November 1, 1999
By MICHAEL WENTZEL
Giving college students accurate information about how many students drink and how much they drink can reduce alcohol abuse and its consequences, research from Hobart and William Smith Colleges shows.
A program at the Geneva colleges based on the research will be cited this week as a model for innovative and effective alcohol-abuse prevention by the U.S. Department of Education at a national conference in Albany.
Hobart and William Smith is one of only seven schools in the country whose program was selected by the education department.
"The program has led to significant reductions in misperceptions of peer norms, reductions in heavy binge drinking behavior, and substantial reductions in related harm," the department said in an announcement.
Drinking is both a rite of passage and a persistent, serious problem on most college campuses.
A 1996 Harvard School of Public Health survey of more than 17,000 students found that 84 percent drank during the school year. Almost 20 percent qualified as frequent binge drinkers -- five or more drinks at one sitting for men or four drinks for women.
Some colleges, such as the Rochester Institute of Technology, have banned alcohol from dormitories. The State University College at Brockport notifies the parents of any student involved in an alcohol violation and removes a student from the residence halls after a second offense.
In addition to other programs, Hobart and William Smith has targeted the perceptions of students.
"Students think their peers are drinking a lot more than they actually do," said H. Wesley Perkins, a professor of sociology at the colleges who has conducted much of the research.
"And students who drink a whole lot think everyone else drinks like them. They're both wrong," he said. "The effect of these misperceptions is that students tend to start drinking more and more heavily in accordance to what they think the norm is. They start following imaginary peers."
Perkins has researched student perceptions since 1982. He recently analyzed anonymous surveys of students at about 100 other colleges and found the same false perceptions of drinking: fewer students drink than students believe.
"If you can get out the message of the true norms or at least reduce the misperceptions, you at least reduce the pressure on students who don't want to drink that much and increase the pressure on those who want to drink a lot because they feel they are not in the majority anymore," Perkins said. "The result is students reduce alcohol consumption."
In 1996, Perkins teamed with David Craig, a professor of biochemistry at Hobart and William Smith, to develop an alcohol-education program. It includes a course taught by the two professors on the social and chemical consequences of abuse and a media campaign that attacks students' perceptions.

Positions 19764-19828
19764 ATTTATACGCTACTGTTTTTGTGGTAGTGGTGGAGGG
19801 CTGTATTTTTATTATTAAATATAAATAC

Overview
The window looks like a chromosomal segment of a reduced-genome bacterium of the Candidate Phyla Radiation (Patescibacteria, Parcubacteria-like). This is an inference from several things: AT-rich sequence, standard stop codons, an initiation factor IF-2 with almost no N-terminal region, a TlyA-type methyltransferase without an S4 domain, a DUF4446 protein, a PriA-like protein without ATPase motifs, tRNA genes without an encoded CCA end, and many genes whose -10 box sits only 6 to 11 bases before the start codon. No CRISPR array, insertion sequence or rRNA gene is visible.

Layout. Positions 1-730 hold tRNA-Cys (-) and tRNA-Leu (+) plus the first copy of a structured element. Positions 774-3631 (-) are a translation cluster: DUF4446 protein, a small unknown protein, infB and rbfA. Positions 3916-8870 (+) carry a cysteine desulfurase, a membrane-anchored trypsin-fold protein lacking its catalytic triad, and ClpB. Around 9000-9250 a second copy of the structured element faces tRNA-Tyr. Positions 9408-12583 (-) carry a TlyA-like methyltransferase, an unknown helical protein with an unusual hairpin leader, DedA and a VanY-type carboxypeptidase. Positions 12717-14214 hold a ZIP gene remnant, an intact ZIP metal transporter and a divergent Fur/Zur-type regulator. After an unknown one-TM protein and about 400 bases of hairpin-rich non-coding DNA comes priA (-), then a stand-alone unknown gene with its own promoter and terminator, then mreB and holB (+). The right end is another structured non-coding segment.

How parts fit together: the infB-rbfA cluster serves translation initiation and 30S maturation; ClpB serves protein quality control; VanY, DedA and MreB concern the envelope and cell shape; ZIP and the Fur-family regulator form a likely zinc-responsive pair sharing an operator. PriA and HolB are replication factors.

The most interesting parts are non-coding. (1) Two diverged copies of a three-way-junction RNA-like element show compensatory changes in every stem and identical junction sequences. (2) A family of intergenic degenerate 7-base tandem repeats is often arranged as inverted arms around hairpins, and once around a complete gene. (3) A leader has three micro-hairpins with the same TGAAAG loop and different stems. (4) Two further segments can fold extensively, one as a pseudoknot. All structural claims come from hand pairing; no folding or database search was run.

Research results are turned into "campus factoids" that are displayed on the college computer network. Students also can browse the online research data.
One factoid, for example, states that while most students believe that everyone drinks heavily at parties, research shows that the majority of seniors drink four drinks or less or don't drink at all.
Most students believe more than half of their peers drink and drive when research shows about 15 percent do.
The factoids also are displayed on posters and published in the college newspaper.
In 18 months since the program began, frequent binge drinking has dropped 21 percent. Consequences of heavy drinking also have declined significantly.
"Students come to college with these misperceptions," Perkins said. "If they are left unchallenged, they grow and students drink more."
At other schools, such as the University of Arizona and Northern Illinois University, that use similar perception programs, binge drinking has declined about 20 percent.
"You don't have to preach. That doesn't work anyway," Perkins said. "All you are doing is telling the truth about what they are doing. It doesn't get rid of all drinking. The primary goal is to reduce high-risk drinking."
As a model program, the U.S. Education Department will give Hobart and William Smith a grant of $74,454 to continue.
Perkins and Craig are working with middle and high schools in Seneca County to introduce a similar program there.
Student perceptions about drinking
College students think that more students drink than actually do and that more alcoholic beverages are consumed than actually are. When students are given realistic information about the amount of drinking, drinking and its consequences decline.
After an 18-month intensive program to correct student perceptions about drinking at Hobart and William Smith Colleges, students reported:
Frequent binge drinking -- down 21 percent.
Property damage after drinking -- down 36 percent.
Missing class after drinking -- down 31 percent.
Unprotected sex after drinking -- down 40 percent.
Memory loss after drinking -- down 25 percent.
Source: H. Wesley Perkins and David Craig, professors, Hobart and William Smith Colleges.